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Brought to the New World from Ireland, young Joseph Forsyth is soon betrayed by his alcoholic father and separated from his beloved family. As he grows older, he finds his kind nature exploited by others including an alluring young woman named Lucy until he gets swept away by the conflict that divides a nation. After the bloody siege of Petersburg, Joseph floats in and out of consciousness at a Union army hospital. Keeping vigil at his side is Rebecca Walker, a nurse and widow all too familiar with the horrors of war. As Joseph fights for his life and Rebecca struggles to follow her heart, both face a devastating choice: whether to hang on to the wounds of the past or move on to an uncertain future. From the fields of Ireland to the metropolis of Quebec to the battlefields of Virginia, "Going Home" follows one man s quest for his place in a world still healing from the wreckage of war."
Because of the strong influence which her grandfather, an abolitionist, has in her life, fourteen-year-old Lucy assists a fugitive slave girl in her escape.
Where Have You Gone, Billy Mayfair? is a story of adventure and self-discovery set in the time of the Civil War and vigilante violence. Sixteenyear-old Billy Mayfair, kicked out of his home in Illinois by his father, sets out to find a fortune in gold in a remote mining camp in what would become the Montana Territory. While in St. Louis, he loses his money and virginity, gets in a fight and lands in jail. But he manages to save enough working in a Union hospital caring for Civil War casualties to book passage on a steamer headed 2,000 miles north to Fort Benton. Panning for gold and living in the wild hard-drinking town of Bannack, he becomes a friend of the sheriff , who will become known in the official record as the most notorious outlaw in Montana history. There, Billy witnesses the deadliest outbreak of vigilante violence in U.S. history: twenty-one men are hanged in less thana month's time. What makes this story unique is that it gives voice to the victims as well as the victors of this actual event.
A "superlative spy novel" (New York Times) by the author of the bestselling espionage thrillers Body of Lies and The Director. Agents of Innocence is the book that established David Ignatius's reputation as a master of the novel of contemporary espionage. Into the treacherous world of shifting alliances and arcane subterfuge comes idealistic CIA man Tom Rogers. Posted in Beirut to penetrate the PLO and recruit a high-level operative, he soon learns the heavy price of innocence in a time and place that has no use for it.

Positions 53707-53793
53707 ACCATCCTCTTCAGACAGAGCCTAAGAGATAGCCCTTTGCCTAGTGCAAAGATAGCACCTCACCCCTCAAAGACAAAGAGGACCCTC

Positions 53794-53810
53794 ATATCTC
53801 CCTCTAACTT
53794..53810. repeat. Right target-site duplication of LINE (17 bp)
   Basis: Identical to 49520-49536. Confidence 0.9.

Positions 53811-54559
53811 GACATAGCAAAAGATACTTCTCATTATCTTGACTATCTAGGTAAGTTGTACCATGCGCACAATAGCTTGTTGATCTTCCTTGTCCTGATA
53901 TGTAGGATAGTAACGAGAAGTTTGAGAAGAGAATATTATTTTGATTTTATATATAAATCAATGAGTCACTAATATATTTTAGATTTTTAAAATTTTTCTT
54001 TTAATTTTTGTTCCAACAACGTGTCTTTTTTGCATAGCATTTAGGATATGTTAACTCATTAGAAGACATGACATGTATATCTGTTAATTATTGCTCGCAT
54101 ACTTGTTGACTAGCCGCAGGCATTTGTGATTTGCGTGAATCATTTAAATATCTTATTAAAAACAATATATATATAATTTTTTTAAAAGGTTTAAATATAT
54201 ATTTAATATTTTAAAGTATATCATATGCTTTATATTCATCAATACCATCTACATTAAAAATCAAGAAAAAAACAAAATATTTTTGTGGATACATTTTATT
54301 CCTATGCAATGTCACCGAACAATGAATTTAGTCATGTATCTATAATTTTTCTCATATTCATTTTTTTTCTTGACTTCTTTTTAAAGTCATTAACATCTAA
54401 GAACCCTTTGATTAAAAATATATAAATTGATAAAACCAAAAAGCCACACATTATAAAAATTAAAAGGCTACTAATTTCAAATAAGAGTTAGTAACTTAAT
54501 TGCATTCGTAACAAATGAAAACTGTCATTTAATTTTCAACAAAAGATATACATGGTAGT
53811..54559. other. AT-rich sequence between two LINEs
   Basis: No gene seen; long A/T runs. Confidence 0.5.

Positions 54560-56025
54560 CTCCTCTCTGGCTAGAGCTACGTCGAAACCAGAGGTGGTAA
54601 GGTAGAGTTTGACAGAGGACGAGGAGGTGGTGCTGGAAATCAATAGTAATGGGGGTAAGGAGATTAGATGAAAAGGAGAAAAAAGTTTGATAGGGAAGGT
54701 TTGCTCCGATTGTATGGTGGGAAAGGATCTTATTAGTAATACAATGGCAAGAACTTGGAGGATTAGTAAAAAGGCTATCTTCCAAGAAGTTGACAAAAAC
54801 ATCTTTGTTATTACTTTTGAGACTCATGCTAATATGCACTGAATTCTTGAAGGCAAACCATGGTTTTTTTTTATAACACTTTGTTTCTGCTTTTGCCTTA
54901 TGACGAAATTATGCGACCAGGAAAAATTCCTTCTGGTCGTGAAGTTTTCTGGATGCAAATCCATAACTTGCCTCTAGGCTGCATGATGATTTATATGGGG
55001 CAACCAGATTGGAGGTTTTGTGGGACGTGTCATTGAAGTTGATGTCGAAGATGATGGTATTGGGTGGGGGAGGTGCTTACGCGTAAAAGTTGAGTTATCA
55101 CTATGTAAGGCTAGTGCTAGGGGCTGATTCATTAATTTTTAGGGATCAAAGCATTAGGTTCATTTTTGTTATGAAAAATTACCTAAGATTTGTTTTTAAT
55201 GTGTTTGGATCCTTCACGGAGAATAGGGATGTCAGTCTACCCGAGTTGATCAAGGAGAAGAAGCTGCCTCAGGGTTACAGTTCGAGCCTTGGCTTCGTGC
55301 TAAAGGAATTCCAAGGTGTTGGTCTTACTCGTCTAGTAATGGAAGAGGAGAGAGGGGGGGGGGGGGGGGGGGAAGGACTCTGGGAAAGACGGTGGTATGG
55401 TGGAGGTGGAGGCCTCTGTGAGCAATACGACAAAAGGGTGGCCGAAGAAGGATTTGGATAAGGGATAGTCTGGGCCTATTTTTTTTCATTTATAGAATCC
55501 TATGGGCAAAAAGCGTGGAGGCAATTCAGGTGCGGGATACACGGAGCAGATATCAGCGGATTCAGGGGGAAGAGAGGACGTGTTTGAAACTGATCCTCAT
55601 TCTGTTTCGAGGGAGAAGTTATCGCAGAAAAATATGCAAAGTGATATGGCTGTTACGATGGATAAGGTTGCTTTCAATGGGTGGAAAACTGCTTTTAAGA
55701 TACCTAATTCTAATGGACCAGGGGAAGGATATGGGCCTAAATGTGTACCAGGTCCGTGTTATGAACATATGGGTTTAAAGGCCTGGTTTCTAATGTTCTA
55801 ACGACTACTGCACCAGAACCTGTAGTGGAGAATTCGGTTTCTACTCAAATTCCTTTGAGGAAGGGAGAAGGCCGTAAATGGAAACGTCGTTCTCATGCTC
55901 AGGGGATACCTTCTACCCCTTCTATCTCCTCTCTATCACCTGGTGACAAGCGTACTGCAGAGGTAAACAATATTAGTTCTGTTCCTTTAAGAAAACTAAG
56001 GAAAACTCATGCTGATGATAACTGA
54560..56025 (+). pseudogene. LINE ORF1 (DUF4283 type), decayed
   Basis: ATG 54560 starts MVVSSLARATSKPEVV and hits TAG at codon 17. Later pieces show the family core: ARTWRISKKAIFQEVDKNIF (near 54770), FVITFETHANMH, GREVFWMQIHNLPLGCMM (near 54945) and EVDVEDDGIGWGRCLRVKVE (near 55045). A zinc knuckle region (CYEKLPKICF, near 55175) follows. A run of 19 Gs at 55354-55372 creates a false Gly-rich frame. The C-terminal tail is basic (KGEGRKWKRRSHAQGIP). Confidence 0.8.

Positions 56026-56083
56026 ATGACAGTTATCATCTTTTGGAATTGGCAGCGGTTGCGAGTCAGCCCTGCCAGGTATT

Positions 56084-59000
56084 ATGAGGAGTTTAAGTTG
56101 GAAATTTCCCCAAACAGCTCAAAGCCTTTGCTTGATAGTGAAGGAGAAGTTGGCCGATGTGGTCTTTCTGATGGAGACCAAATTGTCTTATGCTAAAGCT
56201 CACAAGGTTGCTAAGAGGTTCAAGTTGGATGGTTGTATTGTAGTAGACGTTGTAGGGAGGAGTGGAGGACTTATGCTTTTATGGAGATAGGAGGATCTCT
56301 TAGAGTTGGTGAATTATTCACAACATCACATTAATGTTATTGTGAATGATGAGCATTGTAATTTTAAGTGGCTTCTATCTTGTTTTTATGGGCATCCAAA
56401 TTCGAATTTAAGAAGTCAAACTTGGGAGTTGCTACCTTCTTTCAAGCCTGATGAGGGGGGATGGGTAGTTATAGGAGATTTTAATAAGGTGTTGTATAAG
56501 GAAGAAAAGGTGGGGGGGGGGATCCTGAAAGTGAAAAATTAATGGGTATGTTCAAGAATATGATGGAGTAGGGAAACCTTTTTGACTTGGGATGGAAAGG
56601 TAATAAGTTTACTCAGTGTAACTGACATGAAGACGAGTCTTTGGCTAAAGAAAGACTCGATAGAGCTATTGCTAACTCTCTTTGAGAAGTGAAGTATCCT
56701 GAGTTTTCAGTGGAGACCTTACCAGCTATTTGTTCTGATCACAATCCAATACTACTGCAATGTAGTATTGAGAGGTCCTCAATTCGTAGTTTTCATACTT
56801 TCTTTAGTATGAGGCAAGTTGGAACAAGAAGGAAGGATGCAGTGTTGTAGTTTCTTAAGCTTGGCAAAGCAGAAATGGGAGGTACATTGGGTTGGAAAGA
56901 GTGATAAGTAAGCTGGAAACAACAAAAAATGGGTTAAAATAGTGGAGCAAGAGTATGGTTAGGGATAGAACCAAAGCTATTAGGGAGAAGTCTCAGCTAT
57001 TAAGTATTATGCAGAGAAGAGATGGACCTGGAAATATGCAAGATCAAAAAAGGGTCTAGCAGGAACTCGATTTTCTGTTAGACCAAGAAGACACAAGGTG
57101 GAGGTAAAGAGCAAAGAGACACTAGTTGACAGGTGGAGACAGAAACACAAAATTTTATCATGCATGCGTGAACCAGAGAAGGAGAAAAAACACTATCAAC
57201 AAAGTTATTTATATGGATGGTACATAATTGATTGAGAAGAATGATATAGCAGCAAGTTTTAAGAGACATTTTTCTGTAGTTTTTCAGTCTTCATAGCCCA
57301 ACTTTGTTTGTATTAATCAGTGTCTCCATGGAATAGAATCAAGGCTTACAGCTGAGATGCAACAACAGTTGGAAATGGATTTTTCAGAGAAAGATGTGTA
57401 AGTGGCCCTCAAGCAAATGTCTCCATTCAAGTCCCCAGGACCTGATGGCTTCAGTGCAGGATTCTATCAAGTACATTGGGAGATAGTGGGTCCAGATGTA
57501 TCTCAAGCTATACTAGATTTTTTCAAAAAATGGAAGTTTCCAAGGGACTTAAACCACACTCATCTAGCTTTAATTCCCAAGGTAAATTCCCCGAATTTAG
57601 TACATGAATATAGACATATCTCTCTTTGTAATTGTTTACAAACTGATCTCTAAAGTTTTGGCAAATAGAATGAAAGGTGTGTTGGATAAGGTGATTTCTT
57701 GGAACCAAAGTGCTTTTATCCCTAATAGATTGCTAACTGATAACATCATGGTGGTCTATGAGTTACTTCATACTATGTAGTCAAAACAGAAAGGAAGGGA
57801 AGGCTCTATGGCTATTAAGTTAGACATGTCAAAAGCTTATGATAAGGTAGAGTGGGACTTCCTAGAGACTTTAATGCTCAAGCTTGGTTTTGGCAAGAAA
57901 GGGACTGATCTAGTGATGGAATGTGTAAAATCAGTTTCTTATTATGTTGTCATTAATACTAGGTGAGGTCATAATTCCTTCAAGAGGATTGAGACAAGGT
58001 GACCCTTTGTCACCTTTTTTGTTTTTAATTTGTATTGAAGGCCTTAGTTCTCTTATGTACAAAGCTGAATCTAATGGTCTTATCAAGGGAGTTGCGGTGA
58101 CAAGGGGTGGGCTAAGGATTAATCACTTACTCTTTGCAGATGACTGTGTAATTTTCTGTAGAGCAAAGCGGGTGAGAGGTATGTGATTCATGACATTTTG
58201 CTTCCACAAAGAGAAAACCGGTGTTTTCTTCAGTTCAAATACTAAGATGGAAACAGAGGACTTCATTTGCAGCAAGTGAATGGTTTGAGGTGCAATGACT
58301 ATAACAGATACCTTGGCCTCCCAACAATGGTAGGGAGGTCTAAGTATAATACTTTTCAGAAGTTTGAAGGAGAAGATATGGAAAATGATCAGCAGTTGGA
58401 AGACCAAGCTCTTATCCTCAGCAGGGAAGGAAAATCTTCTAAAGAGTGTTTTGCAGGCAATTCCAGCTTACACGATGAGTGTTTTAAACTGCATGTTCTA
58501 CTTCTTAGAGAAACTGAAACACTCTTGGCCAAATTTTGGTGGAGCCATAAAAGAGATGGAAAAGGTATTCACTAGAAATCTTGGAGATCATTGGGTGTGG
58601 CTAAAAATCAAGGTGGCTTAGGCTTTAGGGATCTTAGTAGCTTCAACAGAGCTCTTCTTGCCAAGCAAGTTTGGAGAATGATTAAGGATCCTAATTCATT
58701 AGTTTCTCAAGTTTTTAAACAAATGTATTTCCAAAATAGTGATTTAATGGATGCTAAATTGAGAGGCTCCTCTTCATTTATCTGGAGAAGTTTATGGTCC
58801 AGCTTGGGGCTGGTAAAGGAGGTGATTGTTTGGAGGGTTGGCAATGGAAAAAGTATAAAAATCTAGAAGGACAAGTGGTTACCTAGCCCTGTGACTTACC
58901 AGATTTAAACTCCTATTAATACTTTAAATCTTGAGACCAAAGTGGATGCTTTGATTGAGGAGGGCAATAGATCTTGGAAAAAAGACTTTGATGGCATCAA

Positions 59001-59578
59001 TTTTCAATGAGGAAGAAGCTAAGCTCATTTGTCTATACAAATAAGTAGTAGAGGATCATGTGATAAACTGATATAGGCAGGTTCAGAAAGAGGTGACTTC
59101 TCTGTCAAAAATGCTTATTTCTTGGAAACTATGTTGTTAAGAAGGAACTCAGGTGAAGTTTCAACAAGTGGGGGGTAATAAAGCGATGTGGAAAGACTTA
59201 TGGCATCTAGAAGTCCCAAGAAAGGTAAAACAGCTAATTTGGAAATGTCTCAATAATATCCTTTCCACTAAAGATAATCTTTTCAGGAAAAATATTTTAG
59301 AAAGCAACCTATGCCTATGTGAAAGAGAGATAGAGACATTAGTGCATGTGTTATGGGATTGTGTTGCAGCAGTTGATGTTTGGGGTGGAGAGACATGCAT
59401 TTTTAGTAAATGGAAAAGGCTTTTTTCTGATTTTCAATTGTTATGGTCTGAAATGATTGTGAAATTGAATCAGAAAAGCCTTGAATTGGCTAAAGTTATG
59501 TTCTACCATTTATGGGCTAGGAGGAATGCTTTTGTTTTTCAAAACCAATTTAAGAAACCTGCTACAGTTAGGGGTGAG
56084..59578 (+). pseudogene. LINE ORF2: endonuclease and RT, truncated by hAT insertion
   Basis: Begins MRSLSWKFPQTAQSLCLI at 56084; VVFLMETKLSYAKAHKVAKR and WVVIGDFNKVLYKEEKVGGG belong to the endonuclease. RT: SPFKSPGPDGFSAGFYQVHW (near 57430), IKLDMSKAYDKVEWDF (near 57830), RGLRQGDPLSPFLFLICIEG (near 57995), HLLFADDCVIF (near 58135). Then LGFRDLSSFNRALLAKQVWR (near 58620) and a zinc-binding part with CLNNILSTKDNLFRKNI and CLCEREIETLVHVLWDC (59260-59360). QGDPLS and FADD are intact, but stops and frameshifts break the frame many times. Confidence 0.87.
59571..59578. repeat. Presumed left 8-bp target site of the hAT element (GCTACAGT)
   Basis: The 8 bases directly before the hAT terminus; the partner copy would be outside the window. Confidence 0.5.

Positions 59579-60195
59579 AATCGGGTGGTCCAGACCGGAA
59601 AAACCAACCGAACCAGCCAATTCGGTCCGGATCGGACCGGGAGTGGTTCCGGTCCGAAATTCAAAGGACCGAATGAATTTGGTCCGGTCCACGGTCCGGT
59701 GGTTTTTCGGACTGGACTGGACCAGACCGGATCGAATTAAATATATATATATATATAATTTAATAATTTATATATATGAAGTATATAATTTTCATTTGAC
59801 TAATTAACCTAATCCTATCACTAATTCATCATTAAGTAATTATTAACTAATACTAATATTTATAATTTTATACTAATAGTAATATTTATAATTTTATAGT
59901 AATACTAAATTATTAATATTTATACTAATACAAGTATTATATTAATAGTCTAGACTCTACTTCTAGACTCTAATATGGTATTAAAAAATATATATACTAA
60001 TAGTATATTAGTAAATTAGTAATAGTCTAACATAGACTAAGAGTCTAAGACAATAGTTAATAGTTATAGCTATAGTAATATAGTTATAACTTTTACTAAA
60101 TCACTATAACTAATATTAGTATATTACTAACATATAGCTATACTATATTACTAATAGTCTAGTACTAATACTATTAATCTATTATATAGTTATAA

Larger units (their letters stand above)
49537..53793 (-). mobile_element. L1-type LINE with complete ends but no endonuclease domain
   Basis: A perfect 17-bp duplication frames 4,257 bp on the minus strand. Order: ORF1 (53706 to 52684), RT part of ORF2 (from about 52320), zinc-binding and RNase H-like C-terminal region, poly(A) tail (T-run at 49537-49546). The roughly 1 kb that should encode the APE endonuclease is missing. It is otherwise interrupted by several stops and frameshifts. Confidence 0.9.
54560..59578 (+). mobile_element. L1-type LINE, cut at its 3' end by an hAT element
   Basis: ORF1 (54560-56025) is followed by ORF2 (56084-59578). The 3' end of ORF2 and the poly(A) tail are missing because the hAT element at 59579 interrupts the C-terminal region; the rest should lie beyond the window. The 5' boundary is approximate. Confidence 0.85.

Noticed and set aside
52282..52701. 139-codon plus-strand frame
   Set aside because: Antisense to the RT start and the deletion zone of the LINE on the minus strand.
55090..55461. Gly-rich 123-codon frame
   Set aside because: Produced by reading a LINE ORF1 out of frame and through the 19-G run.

If you loved the movie HARRIET https://www.focusfeatures.com/harriet/ you will love THE TUBMAN COMMAND! From the bestselling author of The Hamilton Affair, a novel based on a thrilling chapter of Civil War history and African American history, how Harriet Tubman lead a Union raid to free 750 slaves. It’s May 1863. Outgeneraled and outgunned, a demoralized Union Army has pulled back with massive losses at the Battle of Chancellorsville. Fort Sumter, hated symbol of the Rebellion, taunts the American navy with its artillery and underwater mines. In Beaufort, South Carolina, one very special woman, code named Moses, is hatching a spectacular plan. Hunted by Confederates, revered by slaves, Harriet Tubman plots an expedition behind enemy lines to liberate hundreds of bondsmen and recruit them as soldiers. A bounty on her head, she has given up husband and home for the noblest cause: a nation of, by, and for the people. The Tubman Command tells the story of Tubman at the height of her powers, when she devises the largest plantation raid of the Civil War. General David Hunter places her in charge of a team of black scouts even though skeptical of what one woman can accomplish. For her gamble to succeed, “Moses” must outwit alligators, overseers, slave catchers, sharpshooters, and even hostile Union soldiers to lead gunships up the Combahee River. Men stand in her way at every turn--though one reminds her that love shouldn’t have to be the price of freedom. It’s the perfect read before going to see the big new movie about Harriet Tubman, Harriet (November 2019) starring Kasi Lemmons, Cynthia Erivo, and Janelle Monae.
Jessica Moran returns to the Northwestern logging town she calls home when her brother Jonah, the local misfit, is accused of setting a deadly fire. Now, she must face not only her brother's uncertain future, but the deepest scars of her own past.
Jerome Charyn’s “daring” and “memorable” (The New Yorker) historical novel renders the inner life of our sixteenth president like never before. This unforgettable portrait of Abraham Lincoln and the Civil War effortlessly mixes humor with Shakespearean-like tragedy to create an achingly human portrait of the sixteenth president. Charyn conducts an orchestra of historical figures and fictional extras centered around a profoundly moral but troubled commander in chief whose relationship with his Ophelia-like wife and his sons—Robert, Willie, and Tad—is explored with penetrating psychological insight and the utmost compassion. Seized by melancholy and imbued with an unfaltering sense of human worth, Charyn’s President Lincoln comes to vibrant, three-dimensional life in a haunting portrait we have rarely seen in historical fiction.

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